As this mama of two little ones puts herself through the paces and has started the hard work of preparing for a half marathon, she’s had to learn (and relearn) all kinds of things about training for a road race.
Between conditioning muscles, eating right, and picking the perfect training plan, I’ve had quite a bit of homework. And that’s wedged into playdates, nap times, and watching The Muppet Movie at least once a day.
Waka waka waka.
Anyway, one of the things that’s starting to really hit home now that I’m in my thirties is the subject of skin care. Runners are outside. A lot. Long distance runners are outside even more than that.
So it’s no surprise that I am candidate numero uno when it comes to sun-damaged skin. And as someone whose body has refused to understand the meaning of tanning, sun means freckle explosion. That means I’m super sensitive. Yay for me.
That’s why I, and pretty much any runner, need to keep sun protection a high priority. It’s not only about protecting against skin cancer; slathering on the white stuff goes a long way toward slowing the aging process.
That is, I am getting ready to fight the battle of me versus the wrinkles. And even though we know how that’s going to end, it doesn’t mean I can’t slow it down while also protecting myself from more harmful things, like UVA and UVB rays.
I checked out some sources to find out exactly what I should be slathering on my skin before hitting the pavement. My usual routine is some SPF 15 lotion on the face and an OU hat (Boomer Sooner!). But that’s not enough, and I know it.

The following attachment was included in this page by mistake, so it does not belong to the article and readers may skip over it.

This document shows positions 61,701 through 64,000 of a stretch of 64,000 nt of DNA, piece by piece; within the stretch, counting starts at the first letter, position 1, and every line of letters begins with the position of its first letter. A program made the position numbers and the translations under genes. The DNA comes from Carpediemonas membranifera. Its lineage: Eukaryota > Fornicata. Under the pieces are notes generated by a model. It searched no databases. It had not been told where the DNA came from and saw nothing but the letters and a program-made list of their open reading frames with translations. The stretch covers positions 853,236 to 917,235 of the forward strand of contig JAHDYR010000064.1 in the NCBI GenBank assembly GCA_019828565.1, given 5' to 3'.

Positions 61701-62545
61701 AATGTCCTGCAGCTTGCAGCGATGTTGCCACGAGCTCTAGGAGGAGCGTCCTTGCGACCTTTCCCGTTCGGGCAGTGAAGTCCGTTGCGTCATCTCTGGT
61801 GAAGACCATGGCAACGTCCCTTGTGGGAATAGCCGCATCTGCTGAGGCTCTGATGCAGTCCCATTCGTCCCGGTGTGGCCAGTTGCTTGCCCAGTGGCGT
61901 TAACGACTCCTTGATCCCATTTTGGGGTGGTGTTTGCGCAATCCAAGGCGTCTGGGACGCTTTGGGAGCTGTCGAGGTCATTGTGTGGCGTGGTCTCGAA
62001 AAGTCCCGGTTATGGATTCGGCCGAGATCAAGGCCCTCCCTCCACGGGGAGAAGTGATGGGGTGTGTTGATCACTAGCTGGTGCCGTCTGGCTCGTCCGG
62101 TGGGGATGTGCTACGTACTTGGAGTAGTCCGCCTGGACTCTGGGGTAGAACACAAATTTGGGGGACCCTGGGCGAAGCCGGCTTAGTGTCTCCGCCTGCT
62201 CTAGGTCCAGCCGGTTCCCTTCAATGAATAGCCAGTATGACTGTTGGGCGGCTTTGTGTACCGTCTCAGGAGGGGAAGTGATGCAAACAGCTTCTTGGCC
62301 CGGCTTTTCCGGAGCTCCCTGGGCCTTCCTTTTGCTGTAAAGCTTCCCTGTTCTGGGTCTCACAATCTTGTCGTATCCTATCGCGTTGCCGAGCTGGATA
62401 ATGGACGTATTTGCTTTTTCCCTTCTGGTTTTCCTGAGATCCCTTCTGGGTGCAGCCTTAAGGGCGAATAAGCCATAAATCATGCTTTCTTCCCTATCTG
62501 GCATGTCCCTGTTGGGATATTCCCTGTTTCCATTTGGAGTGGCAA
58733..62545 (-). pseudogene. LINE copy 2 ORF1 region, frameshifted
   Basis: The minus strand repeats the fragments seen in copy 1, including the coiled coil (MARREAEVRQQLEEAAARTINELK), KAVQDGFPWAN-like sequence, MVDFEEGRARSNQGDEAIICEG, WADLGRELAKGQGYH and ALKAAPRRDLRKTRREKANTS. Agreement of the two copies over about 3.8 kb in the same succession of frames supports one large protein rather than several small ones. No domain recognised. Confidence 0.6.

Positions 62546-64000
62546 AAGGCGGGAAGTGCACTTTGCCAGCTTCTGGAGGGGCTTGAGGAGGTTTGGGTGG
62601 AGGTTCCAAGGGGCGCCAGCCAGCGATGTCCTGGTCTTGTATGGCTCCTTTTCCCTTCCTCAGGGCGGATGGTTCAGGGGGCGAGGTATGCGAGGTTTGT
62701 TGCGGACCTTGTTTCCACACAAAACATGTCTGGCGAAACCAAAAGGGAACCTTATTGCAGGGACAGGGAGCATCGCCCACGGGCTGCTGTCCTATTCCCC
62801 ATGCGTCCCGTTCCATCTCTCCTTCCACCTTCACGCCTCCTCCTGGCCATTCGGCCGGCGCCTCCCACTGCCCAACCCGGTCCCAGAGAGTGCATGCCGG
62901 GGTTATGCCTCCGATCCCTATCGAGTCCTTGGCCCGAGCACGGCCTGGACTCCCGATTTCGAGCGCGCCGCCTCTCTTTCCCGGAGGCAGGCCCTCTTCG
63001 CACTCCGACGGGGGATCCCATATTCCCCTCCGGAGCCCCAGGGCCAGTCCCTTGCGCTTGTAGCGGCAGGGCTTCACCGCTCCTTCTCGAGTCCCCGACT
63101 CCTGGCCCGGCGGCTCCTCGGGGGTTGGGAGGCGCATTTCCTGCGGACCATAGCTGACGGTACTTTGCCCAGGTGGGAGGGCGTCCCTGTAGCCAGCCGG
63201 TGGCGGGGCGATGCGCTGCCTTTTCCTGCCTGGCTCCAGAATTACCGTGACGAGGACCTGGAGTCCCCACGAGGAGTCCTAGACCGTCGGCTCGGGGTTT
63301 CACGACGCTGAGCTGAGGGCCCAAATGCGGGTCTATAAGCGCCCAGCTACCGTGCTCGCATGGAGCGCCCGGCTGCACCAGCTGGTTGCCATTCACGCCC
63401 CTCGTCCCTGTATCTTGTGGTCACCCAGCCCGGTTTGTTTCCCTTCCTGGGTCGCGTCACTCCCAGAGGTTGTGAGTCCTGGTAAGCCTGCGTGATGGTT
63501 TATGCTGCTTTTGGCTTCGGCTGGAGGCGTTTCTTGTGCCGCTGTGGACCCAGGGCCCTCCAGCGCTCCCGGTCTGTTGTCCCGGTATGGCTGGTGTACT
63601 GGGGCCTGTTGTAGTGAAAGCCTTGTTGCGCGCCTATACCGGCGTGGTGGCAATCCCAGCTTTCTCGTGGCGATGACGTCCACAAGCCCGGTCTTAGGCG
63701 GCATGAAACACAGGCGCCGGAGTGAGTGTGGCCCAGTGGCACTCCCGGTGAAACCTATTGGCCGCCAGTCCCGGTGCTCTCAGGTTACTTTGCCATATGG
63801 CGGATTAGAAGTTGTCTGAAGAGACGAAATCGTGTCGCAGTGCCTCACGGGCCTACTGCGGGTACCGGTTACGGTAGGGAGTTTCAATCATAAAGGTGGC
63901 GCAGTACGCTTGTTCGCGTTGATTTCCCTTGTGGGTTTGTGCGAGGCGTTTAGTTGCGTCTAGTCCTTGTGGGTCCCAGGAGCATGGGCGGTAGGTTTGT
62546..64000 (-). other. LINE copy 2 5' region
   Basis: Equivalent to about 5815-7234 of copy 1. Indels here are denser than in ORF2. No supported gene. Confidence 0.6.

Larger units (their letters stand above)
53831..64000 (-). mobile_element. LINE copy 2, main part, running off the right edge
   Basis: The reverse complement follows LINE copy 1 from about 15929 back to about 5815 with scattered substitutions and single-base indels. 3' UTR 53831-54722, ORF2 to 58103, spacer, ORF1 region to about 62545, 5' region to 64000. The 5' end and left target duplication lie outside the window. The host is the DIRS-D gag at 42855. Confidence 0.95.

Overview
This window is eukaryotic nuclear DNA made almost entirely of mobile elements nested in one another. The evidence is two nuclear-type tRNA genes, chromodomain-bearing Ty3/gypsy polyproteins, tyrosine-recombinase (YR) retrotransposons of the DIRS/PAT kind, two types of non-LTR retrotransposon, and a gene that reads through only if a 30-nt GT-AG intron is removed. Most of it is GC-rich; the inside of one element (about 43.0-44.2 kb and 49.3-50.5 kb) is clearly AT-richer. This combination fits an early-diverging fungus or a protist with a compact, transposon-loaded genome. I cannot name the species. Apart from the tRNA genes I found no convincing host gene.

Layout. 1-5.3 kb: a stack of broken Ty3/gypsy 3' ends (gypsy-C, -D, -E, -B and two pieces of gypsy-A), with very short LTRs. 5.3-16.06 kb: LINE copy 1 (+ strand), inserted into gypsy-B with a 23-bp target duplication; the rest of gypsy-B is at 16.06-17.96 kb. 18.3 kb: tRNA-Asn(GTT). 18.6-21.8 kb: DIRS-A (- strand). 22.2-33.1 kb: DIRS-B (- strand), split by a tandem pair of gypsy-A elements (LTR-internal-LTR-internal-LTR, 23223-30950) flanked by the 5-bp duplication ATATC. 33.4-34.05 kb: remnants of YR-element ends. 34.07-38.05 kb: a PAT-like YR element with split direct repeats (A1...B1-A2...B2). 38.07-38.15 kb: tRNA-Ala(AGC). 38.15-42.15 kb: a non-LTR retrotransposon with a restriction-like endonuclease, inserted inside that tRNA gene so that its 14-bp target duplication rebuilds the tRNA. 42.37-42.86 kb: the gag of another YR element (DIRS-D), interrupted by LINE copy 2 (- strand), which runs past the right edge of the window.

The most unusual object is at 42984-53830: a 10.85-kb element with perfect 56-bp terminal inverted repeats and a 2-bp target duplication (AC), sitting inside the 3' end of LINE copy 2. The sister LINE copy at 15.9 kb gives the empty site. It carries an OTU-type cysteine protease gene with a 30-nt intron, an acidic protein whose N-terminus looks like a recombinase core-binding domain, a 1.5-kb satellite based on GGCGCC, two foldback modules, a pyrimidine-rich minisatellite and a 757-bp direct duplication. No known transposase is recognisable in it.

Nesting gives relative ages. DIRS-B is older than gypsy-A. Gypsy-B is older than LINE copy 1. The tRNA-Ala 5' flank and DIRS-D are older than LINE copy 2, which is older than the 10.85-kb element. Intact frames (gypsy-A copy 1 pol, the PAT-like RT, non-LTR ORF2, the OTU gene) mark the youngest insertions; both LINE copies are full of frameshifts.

Certainly I don’t want to negate the good health effects of running with bad ones. So what’s a good rule of thumb for the running guy or gal who gets more than the average exposure to sunshine?
According to a little research, here are a few things you shouldn’t step outside without.
Make sure you’ve got ones that block those pesky UV rays.
Slather on something that is at least 30 SPF, is waterproof, and blocks both UVA and UVB rays.
How long do you plan to be out? If it’s more than two hours, you’ll need more sunscreen. This is an interesting time frame for us halfers—right on the line for some of the longer runs.
Long, light clothing
When possible, where lightweight, longsleeved shirts. Sure it’s nice to work on that tan (or in my case, that slightly uncomfortable-looking red color), but you don’t want to pay for it in spades.
If you need a little sun-protection inspiration, check out this article about someone who learned the hard way.
Besides, running makes our bodies look good, but it shouldn’t be at the cost of our skin! So it’s time to go hunt down the Banana Boat…
This is a guest post by Megan Cox, an Oklahoma City-based novelist, writer and contributing blogger for HalfMarathons.Net. Learn more about Megan at her website.